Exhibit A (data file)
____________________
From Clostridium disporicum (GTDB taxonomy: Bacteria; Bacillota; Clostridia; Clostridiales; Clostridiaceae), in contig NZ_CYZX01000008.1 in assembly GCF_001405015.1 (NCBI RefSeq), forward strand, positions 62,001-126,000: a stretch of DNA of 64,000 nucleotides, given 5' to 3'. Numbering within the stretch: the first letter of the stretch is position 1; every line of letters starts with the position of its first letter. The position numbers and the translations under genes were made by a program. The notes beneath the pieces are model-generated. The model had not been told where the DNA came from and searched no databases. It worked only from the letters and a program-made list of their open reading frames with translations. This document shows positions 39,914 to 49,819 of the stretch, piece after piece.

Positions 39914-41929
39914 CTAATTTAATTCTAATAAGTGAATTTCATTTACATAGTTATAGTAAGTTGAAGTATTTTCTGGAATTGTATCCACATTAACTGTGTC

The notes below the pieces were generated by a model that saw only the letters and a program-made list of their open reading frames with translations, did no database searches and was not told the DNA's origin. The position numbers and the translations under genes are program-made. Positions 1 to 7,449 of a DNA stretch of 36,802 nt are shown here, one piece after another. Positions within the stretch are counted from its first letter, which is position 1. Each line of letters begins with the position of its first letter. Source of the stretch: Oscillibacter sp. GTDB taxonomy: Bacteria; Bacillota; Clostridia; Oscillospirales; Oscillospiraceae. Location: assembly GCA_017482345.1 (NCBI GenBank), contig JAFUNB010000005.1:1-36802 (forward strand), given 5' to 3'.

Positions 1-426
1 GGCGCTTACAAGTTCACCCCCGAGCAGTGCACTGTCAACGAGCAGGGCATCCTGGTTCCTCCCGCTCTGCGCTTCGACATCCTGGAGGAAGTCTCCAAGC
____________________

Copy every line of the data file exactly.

From Clostridium disporicum (GTDB taxonomy: Bacteria; Bacillota; Clostridia; Clostridiales; Clostridiaceae), in contig NZ_CYZX01000008.1 in assembly GCF_001405015.1 (NCBI RefSeq), forward strand, positions 62,001-126,000: a stretch of DNA of 64,000 nucleotides, given 5' to 3'. Numbering within the stretch: the first letter of the stretch is position 1; every line of letters starts with the position of its first letter. The position numbers and the translations under genes were made by a program. The notes beneath the pieces are model-generated. The model had not been told where the DNA came from and searched no databases. It worked only from the letters and a program-made list of their open reading frames with translations. This document shows positions 39,914 to 49,819 of the stretch, piece after piece.

Positions 39914-41929
39914 CTAATTTAATTCTAATAAGTGAATTTCATTTACATAGTTATAGTAAGTTGAAGTATTTTCTGGAATTGTATCCACATTAACTGTGTC

The notes below the pieces were generated by a model that saw only the letters and a program-made list of their open reading frames with translations, did no database searches and was not told the DNA's origin. The position numbers and the translations under genes are program-made. Positions 1 to 7,449 of a DNA stretch of 36,802 nt are shown here, one piece after another. Positions within the stretch are counted from its first letter, which is position 1. Each line of letters begins with the position of its first letter. Source of the stretch: Oscillibacter sp. GTDB taxonomy: Bacteria; Bacillota; Clostridia; Oscillospirales; Oscillospiraceae. Location: assembly GCA_017482345.1 (NCBI GenBank), contig JAFUNB010000005.1:1-36802 (forward strand), given 5' to 3'.

Positions 1-426
1 GGCGCTTACAAGTTCACCCCCGAGCAGTGCACTGTCAACGAGCAGGGCATCCTGGTTCCTCCCGCTCTGCGCTTCGACATCCTGGAGGAAGTCTCCAAGC